The Story Of Wild Animals:
Story Of The Prairie Dog
Story Of The Wild Boar
Story Of The Porcupine
Story Of The Hippopotamus
Story Of The Jackal
Story Of The Tapir
Story Of The Monkey
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( Originally Published Early 1900's )
The Orang-outan inhabits Borneo and Sumatra. In Borneo there are two species of orang, called by the natives the Miaskassar and the Miaspappan. Some naturalists suppose that the Sumatran orang is also a distinct species.
This is the largest of all the apes, as it is said that orangs have been obtained from Borneo considerably above five feet in height. The strength of this animal is tremendous: a female snapped a strong spear asunder after having received many severe wounds. Its arms are of extraordinary length, the hands reaching the ground when it stands erect. This length of arm is admirably adapted for climbing trees, on which it principally resides.
When young the orang-outan is very docile,. and has been taught to make its own bed, and to handle a cup and saucer, or a spoon, with tolerable' propriety. For the former occupation it proved itself particularly apt, as it not only laid its own bed-clothes smooth and comfortable, but exhibited much ingenuity in stealing blankets from other beds, which it added to its own. A young orang evinced extreme horror at the sight of a small tortoise, and, when the reptile was introduced into its den, stood aghast in a most ludicrously terrified attitude, with its eyes intently fixed on the frightful object.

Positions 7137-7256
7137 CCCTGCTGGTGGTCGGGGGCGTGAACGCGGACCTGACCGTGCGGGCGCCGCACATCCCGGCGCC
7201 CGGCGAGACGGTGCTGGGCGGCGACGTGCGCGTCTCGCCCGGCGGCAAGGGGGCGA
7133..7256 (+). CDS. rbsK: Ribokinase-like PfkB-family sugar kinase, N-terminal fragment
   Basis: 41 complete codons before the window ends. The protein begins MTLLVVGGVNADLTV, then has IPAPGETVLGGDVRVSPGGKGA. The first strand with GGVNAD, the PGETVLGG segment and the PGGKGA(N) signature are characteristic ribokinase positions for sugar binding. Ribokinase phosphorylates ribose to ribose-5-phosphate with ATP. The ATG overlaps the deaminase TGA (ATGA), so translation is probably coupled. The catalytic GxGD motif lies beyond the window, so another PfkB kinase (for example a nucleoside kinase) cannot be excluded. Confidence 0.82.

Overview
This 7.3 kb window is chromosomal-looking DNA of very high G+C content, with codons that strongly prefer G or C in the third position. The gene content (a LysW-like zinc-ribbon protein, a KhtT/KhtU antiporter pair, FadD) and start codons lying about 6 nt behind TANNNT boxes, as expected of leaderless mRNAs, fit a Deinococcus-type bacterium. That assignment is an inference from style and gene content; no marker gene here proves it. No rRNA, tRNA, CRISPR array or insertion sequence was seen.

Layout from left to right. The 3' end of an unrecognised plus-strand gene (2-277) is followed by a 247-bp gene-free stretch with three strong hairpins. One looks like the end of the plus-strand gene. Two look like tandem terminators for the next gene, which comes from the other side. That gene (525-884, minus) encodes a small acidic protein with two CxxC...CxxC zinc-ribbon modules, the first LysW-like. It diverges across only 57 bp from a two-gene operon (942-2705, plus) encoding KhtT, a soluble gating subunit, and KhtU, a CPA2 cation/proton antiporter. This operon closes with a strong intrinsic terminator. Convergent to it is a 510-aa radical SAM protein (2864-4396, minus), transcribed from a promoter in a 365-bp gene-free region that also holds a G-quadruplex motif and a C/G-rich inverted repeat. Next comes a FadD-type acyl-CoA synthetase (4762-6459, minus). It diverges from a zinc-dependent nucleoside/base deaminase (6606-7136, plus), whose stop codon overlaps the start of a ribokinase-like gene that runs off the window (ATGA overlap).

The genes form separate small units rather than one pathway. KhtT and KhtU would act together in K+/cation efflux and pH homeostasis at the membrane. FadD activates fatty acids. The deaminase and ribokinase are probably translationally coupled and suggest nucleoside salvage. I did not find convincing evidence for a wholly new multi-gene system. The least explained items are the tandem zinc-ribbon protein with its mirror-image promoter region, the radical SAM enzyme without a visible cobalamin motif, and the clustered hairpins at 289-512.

The orangs, like gorillas, go in small family parties, consisting of the parents accompanied frequently by from two to four young ones. Although they will devour leaves, buds, and young shoots, more especially those of the bamboo, the chief food of the orang consists of fruits of various kinds, the prime favorite being the luscious but ill-smelling durian or jack-fruit.
Of this fruit they waste a vast quantity, throwing the rejected rinds on the ground below.